Origins & Information - Caviar

I'm sure if someone asked you what some of the most expensive foods were, caviar would be one of the foods you list. However, how much do you know about caviar? Why is it so expensive? In an article from the OC Executive, plenty of information about this delicacy was shared, and after sleuthing a bit, I decided to put together a quick post on caviar for your knowledge too!

So let's remove the prestige. What is caviar? Simply put, it is fish egg. Alright we can get a little more specific than that. Caviar comes from the sturgeon, and the other, less elite term for it would be sturgeon roe. These eggs are non-fertilized, brined, salted, and matured before being sold. So why is it so expensive? We only have ourselves to blame for this predicament as caviar used to be very abundant. However, once the USA and Canada got wind of this deliciousness, they started harvesting and selling 600+ tons per year in the 1800s. Good job, us! The overfishing of sturgeon led to a ban in 1906 and thus began the reign of the hard-to-come-by product. The finest caviar may empty your wallet at $16,000 per kilogram (about $450 per ounce).

Caviar was first discovered and consumed by the Persians who believed that it was very medicinal and would increase sexual prowess. When the concept fell into the hands of the Romans and Greeks, they began parading this supposed cure-all as a delicacy to be revered. This mindset persisted for years until the US discovered a goldmine of sturgeon to get caviar from. At that point, it became so readily available that saloons were serving it for free (saltiness makes people drink more after all). Due to overfishing, it is now a rarer food item and with a price to boot.

Types of caviar
  • Beluga - the most expensive from the biggest sturgeon only found in the Caspian Sea; eggs are the biggest (size of peas) yet most fragile as well as silver to dark gray, firm, heavy, separated. The caviar becomes extremely oil when these eggs burst.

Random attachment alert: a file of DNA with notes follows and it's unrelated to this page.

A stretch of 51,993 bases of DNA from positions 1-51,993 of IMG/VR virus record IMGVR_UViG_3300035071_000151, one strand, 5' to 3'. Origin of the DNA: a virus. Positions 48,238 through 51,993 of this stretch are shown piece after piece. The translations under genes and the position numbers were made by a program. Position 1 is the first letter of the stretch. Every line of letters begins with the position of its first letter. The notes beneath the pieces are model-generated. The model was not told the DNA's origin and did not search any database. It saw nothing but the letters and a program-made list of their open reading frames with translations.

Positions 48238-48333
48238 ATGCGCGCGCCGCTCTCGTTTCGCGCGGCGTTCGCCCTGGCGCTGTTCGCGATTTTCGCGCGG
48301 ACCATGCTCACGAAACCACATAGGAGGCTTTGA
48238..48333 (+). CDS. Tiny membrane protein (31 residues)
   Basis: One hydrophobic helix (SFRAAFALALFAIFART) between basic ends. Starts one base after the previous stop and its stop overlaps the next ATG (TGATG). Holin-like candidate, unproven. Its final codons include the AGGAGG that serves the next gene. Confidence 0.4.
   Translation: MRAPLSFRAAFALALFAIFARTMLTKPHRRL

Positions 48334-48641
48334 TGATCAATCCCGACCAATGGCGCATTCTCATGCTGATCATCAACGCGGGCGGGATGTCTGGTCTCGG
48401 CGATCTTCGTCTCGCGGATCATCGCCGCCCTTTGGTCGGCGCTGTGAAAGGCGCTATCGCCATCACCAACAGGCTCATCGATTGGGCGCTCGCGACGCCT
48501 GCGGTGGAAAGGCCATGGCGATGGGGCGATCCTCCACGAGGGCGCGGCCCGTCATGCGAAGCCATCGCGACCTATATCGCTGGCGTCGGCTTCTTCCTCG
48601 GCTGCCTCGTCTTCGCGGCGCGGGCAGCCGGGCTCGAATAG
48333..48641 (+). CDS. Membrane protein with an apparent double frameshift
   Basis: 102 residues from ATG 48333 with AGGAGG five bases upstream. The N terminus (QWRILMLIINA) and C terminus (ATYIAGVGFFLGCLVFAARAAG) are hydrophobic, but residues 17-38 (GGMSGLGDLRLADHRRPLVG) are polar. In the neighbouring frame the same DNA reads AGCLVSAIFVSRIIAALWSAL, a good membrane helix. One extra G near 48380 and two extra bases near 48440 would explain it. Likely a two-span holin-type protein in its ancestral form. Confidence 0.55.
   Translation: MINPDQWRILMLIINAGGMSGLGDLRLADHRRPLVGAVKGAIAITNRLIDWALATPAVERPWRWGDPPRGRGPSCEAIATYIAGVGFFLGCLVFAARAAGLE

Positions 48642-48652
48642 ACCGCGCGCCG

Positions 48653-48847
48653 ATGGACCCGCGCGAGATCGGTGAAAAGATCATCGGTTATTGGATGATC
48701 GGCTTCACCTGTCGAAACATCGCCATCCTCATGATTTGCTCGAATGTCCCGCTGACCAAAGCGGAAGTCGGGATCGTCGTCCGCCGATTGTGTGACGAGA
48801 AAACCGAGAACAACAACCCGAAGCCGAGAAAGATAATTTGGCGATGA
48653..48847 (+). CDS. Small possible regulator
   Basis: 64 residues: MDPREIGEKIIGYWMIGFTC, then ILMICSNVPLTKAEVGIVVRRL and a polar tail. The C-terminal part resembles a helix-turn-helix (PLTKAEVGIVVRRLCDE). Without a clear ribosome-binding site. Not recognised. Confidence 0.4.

• Sterlet - the second most prized eggs which are smaller and golden in color
  • Ossetra - the third most prized eggs are smaller than the sterlet, more evenly sized, golden yellow to brown in color, and quite oily
  • Sevruga - the least expensive of the eggs (but still not pocket change at ~$65 per ounce), these are very small and light to dark grey clouded in color

To officially be considered caviar, the roe must come from fish from the Acipenseridae family. There are several other caviar substitutes out there from whitefish, salmon, etc, but those are not the real deal. When enjoying caviar as a spread or garnish, the texture may be a little shocking as they are really just small, oil-filled bubbles that burst in your mouth. It will be salty and briny without a doubt, but it will also sate your innate desire for savory, saltiness.

When serving, make sure to keep it refrigerated until needed as it is extremely perishable. To enjoy it best, try not to cloud your palate with other flavors that may overtake its own. Try it with soft scrambled eggs, potato, creme fraiche, or even granita. Even having it on some small crostinis with no other dressings would be fine. Just try to avoid lemon and enjoy. If you have any with you, I'm just a message away and would love to indulge with you!



  1. Can't forget blinis! :) If you're ever in Seattle, the Seattle Caviar Company does tastings for $10/person, including two varieties of osetra. We wrote about them earlier this year. Enjoy!

  2. Sounds fabulous! I need to hit up Seattle at some point =]